Impacts of irrigation development on agricultural productivity, resource allocation and income distribution: A longitudinal analysis from Palawan, the Philippines
Type of Document:
Thesis or Dissertation
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Abstract: This study evaluates the impacts of irrigation development on farming communities in Palawan. This study focus on three major issues: (1) production efficiency in the lowland communities directly affected by irrigation; (2) activity and asset allocation in upland communities indirectly affected by irrigation; and (3) income distribution and poverty incidence patterns within and between these two communities.
To study technical efficiency in the lowlands, a stochastic frontier analysis using an error decomposition technique is used on an unbalanced parcel-level data set from the lowlands. To study activity and resource allocation in the uplands, a seemingly unrelated regressions approach is employed. Results from these regressions are cross-examined using two-way tables and detailed case studies. In studying the distributional impact of irrigation development, selected inequality measures are calculated. The Ginidecomposition technique is used to further examine distributional impacts between population classes within the two groups of communities. To examine the poverty alleviating benefits of irrigation, poverty indices and poverty decomposition techniques are used.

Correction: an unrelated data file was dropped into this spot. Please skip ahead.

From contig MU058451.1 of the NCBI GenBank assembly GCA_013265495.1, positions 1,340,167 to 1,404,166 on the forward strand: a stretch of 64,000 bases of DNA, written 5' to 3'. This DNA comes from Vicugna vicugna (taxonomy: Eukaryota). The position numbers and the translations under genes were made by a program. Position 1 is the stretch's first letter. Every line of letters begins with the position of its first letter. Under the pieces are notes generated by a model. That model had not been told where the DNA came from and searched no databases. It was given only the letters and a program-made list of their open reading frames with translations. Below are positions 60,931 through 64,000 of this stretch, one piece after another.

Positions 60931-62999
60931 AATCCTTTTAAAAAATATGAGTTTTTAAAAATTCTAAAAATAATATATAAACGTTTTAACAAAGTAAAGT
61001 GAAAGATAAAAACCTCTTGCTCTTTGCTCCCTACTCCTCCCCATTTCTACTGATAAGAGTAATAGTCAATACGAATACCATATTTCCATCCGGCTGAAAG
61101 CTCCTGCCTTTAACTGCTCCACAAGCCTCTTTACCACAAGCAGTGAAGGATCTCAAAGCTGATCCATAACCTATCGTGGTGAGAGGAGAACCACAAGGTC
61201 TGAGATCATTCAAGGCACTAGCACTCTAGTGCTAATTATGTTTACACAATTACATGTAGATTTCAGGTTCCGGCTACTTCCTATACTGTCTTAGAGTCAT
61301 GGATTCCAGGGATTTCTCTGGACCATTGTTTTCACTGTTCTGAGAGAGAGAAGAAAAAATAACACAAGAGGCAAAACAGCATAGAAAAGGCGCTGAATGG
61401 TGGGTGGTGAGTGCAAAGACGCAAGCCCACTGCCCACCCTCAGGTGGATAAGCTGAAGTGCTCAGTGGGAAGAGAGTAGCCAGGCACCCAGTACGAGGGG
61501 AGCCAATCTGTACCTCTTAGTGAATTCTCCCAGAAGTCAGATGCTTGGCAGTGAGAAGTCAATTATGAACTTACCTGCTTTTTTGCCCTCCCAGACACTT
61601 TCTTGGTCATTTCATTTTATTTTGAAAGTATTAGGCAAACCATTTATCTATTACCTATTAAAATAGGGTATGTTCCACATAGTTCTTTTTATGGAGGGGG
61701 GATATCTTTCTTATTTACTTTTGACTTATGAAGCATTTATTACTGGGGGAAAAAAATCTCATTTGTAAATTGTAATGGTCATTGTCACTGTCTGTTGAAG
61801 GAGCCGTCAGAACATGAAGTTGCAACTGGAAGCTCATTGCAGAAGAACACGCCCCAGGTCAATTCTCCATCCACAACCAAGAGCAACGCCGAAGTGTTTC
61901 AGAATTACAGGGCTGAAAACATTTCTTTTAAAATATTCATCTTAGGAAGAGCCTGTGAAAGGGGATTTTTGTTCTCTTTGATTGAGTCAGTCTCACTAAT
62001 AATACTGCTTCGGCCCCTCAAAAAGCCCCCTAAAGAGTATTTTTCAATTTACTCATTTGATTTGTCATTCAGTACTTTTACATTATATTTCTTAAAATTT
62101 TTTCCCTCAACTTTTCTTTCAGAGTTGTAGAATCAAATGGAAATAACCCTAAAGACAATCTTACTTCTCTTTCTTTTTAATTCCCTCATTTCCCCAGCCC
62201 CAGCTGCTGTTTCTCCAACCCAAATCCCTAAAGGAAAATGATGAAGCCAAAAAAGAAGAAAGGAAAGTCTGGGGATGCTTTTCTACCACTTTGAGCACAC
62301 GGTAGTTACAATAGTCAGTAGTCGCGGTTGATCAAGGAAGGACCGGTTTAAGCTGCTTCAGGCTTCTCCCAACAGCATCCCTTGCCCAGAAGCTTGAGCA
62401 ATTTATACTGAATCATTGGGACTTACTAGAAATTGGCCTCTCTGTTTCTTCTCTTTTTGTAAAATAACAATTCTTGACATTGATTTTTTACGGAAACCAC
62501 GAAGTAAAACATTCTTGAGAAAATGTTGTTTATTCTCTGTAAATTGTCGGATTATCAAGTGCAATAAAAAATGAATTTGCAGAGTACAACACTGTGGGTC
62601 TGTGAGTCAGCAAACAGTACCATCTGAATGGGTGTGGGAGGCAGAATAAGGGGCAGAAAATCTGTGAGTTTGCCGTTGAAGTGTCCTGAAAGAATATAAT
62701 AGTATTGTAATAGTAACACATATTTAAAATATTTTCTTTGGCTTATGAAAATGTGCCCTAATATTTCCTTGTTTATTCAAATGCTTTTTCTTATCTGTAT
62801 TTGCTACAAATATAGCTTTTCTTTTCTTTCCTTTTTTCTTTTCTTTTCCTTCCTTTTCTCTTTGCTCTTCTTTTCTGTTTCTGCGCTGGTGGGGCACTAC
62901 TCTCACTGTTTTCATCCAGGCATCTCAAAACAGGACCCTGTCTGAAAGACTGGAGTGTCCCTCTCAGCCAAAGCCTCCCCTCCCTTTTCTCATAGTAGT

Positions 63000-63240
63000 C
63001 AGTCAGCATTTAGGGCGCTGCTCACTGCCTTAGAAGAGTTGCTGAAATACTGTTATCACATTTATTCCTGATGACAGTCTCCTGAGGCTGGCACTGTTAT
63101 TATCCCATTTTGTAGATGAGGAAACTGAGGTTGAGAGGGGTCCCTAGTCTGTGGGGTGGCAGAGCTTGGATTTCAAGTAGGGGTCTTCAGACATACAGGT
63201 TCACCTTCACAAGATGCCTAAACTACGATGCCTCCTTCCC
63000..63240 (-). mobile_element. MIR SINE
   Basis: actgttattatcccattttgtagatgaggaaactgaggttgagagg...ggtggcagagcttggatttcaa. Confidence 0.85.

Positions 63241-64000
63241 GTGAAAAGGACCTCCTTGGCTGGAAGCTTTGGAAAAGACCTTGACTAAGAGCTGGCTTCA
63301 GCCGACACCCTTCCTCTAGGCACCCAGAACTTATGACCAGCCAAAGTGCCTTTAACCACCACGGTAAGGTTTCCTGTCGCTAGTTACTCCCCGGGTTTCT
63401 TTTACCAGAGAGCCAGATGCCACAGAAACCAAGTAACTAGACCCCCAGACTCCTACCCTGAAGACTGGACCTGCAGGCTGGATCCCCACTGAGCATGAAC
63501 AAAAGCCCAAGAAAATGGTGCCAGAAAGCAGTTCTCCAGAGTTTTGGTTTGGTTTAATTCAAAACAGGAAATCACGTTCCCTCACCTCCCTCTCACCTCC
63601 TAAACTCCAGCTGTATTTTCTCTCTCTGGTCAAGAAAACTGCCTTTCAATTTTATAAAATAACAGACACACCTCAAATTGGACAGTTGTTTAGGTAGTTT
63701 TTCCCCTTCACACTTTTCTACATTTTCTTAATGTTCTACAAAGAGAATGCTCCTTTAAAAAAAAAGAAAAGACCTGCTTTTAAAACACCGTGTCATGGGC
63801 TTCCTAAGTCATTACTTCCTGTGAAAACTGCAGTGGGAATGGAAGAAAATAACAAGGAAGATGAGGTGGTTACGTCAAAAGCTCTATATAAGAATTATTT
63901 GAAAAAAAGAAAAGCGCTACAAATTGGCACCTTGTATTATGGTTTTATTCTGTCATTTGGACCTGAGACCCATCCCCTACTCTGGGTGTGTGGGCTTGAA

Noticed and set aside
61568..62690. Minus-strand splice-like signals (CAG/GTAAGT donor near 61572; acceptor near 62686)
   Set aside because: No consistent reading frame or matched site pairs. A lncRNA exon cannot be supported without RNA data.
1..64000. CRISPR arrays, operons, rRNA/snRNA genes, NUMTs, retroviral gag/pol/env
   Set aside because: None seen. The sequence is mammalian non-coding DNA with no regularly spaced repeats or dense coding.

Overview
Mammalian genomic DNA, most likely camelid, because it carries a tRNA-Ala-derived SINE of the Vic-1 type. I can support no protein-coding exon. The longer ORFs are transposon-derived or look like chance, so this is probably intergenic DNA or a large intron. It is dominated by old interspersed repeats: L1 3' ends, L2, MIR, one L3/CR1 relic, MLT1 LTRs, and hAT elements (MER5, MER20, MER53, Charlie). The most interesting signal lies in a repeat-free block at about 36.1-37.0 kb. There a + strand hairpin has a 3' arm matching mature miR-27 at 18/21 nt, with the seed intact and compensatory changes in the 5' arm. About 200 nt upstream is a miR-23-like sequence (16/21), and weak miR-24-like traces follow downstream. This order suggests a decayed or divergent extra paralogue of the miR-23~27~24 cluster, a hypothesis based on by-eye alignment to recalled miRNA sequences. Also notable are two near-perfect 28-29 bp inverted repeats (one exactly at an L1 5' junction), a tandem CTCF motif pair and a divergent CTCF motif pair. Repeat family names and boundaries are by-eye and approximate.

Analyses suggest that, despite the many reported set backs and problems associated with the operation of irrigation facilities in Asia, particularly in the Philippines
(e.g., Levine, 1977; Bromley, 1982), irrigation has benefited many farmers in the study sites both the targeted lowland farmers and the adjacent upland farming communities.
Analysis shows that lowland farmers experienced higher technical efficiency in rice production and improved income distribution with irrigation development.
Results also indicate that, through off-farm employment, irrigation serves as a channel through which lowland agricultural development provided important economic, environmental and distributional benefits in the adjacent uplands. Policies in areas with similar conditions should be cognizant of the strong role of off-farm employment in altering labor allocation by upland households.
Overall, results show strong benefits from irrigation development. One unfavorable impact of irrigation development is that it appears to have led to wider income inequality between lowland and upland communities. The lowlands became relatively better-off and the uplands became relatively worse-off. However, upland households with off-farm work were found to be less worse-off in absolute terms and better off in relative terms than those with no off-farm work.